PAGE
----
Phiomia is an extinct genus of basal proboscid that lived in what is now Northern Africa during the Late Eocene to Early Oligocene some 37–30 million years ago.[1] "Phiomia serridens" means "saw-toothed animal of Faiyum".

Temporal range: Late Eocene-Early Oligocene
~37–30 Ma
Scientific classification e
Kingdom: Animalia
Phylum: Chordata
Class: Mammalia
Order: Proboscidea
Suborder: Elephantiformes
Family: Phiomiidae
Genus: Phiomia
  • P. serridens
  • P. major


Phiomia serridens (=P. wintoni, P. osborni, P. minor[2]) is estimated to had shoulder height 134.5 centimetres (4.41 ft),[3] while P. major got larger size.[2] It vaguely resembled a modern elephant, although, based on the shape of its nasal bones, it had only a very short trunk. It had short tusks on the upper jaw and also short shovel-like tusks on the lower jaw that were most likely used for gathering food. These were similar to those of the Miocene Platybelodon, Archaeobelodon, and Amebelodon, but considerably smaller. The tusks in the upper jaw may have been used in defence,[4] or scraping bark off trees.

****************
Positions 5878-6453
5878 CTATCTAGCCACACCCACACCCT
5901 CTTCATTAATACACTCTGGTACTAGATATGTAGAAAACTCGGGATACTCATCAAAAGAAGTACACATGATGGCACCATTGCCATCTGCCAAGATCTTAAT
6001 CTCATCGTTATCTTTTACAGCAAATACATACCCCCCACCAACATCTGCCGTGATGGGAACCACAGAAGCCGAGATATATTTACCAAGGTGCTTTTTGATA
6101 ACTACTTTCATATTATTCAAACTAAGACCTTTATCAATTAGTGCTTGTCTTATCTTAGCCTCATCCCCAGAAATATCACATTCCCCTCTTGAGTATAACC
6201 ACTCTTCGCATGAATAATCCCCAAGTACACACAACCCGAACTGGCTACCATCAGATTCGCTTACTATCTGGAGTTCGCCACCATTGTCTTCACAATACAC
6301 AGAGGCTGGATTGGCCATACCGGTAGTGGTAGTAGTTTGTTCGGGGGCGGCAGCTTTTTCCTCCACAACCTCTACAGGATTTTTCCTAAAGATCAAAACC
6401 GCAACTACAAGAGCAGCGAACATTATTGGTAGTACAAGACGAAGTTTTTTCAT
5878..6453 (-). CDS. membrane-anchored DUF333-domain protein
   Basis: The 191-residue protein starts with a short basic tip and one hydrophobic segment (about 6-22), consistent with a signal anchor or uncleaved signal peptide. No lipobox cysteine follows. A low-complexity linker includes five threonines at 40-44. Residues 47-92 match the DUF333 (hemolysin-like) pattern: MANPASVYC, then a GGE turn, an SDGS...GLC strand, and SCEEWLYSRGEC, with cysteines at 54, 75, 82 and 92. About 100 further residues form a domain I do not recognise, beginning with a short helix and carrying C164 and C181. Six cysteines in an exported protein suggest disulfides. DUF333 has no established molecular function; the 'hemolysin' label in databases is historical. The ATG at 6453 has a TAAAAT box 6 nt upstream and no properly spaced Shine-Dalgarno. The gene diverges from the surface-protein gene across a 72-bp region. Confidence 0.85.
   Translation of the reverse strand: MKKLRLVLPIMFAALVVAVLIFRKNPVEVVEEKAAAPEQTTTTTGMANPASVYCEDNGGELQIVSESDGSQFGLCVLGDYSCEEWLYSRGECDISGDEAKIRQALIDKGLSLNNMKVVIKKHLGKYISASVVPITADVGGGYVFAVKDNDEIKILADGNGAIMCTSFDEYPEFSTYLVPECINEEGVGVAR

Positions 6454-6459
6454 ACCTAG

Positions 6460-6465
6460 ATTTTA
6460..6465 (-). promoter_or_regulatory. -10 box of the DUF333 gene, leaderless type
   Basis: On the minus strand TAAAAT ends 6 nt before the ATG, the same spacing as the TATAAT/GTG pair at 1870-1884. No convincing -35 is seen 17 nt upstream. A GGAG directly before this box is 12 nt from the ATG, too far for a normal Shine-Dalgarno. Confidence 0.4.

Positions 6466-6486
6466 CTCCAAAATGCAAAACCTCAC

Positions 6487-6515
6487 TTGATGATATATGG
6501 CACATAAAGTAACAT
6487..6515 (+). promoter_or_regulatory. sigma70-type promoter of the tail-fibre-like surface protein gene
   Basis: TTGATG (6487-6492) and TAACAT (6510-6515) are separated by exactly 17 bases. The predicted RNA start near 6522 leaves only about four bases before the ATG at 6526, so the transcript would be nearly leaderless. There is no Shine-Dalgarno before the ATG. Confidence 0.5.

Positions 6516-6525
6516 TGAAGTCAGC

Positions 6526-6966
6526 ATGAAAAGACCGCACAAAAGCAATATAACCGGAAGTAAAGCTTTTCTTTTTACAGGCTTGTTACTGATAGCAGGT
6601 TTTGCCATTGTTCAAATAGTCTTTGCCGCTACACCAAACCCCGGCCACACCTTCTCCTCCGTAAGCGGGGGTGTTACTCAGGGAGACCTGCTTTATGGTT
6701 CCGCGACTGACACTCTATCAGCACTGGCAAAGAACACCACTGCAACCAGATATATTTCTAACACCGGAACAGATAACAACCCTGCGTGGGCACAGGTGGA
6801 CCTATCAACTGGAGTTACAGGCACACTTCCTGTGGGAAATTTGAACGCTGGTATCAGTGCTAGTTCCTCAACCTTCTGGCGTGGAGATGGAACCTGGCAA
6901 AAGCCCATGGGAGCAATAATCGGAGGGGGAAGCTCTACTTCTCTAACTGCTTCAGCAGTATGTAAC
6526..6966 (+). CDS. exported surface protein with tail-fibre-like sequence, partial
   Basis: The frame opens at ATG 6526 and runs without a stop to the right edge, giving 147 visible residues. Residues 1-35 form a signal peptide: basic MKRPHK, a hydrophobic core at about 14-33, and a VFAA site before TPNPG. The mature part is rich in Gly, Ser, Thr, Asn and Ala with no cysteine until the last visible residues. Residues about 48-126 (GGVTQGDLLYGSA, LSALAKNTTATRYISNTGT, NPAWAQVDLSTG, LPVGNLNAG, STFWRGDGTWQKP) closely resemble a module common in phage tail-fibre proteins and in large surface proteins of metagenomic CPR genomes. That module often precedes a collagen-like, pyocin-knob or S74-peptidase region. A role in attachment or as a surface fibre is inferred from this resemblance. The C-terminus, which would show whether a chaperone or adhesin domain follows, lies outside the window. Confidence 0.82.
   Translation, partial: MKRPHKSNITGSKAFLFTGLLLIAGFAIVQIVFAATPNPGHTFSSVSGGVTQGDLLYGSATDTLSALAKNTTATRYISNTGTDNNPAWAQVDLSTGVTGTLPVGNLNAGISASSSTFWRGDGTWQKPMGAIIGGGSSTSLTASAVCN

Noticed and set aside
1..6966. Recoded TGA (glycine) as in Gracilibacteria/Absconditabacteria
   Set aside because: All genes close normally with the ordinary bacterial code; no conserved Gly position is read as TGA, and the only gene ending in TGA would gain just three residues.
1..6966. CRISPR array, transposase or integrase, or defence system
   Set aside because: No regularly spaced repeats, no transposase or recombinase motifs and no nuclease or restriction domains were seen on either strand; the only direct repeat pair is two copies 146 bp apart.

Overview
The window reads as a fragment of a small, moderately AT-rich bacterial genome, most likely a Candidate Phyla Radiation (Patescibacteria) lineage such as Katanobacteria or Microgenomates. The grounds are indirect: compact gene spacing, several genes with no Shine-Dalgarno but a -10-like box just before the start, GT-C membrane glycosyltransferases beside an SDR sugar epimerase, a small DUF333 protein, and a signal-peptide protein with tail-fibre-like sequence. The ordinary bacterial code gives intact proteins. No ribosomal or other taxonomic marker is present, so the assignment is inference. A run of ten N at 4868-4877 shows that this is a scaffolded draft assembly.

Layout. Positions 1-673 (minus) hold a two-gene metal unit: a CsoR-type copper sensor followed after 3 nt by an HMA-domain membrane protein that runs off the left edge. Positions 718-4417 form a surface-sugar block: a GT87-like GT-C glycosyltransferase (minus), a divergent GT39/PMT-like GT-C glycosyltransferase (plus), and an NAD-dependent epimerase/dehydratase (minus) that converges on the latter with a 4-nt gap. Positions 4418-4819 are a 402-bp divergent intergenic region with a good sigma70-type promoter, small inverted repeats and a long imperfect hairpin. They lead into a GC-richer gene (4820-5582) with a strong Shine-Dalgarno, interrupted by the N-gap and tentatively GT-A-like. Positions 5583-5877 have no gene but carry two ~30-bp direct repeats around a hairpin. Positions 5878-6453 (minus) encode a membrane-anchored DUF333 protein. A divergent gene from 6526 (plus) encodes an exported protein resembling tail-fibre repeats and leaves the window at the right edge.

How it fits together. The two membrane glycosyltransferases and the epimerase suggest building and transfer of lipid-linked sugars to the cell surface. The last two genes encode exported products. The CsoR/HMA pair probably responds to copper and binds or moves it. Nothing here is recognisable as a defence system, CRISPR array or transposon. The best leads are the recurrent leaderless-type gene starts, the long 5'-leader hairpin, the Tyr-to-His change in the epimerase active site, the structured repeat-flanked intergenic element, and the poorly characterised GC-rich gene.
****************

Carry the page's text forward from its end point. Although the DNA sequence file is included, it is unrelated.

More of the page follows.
1. ^ Strauss, B. Prehistoric Elephant Pictures and Profiles
  2. ^ a b Werdelin, Lars; Sanders, William Joseph (2010-07-20). Cenozoic Mammals of Africa. Univ of California Press. ISBN 978-0-520-25721-4.
  3. ^ Osborn, Henry Fairfield; Percy, Mabel Rice (1936). Proboscidea : a monograph of the discovery, evolution, migration and extinction of the mastodonts and elephants of the world. Vol. 1. New York: Published on the J. Pierpont Morgan Fund by the trustees of the American Museum of Natural History.
  4. ^ Palmer, D., ed. (1999). The Marshall Illustrated Encyclopedia of Dinosaurs and Prehistoric Animals. London: Marshall Editions. p. 239. ISBN 1-84028-152-9.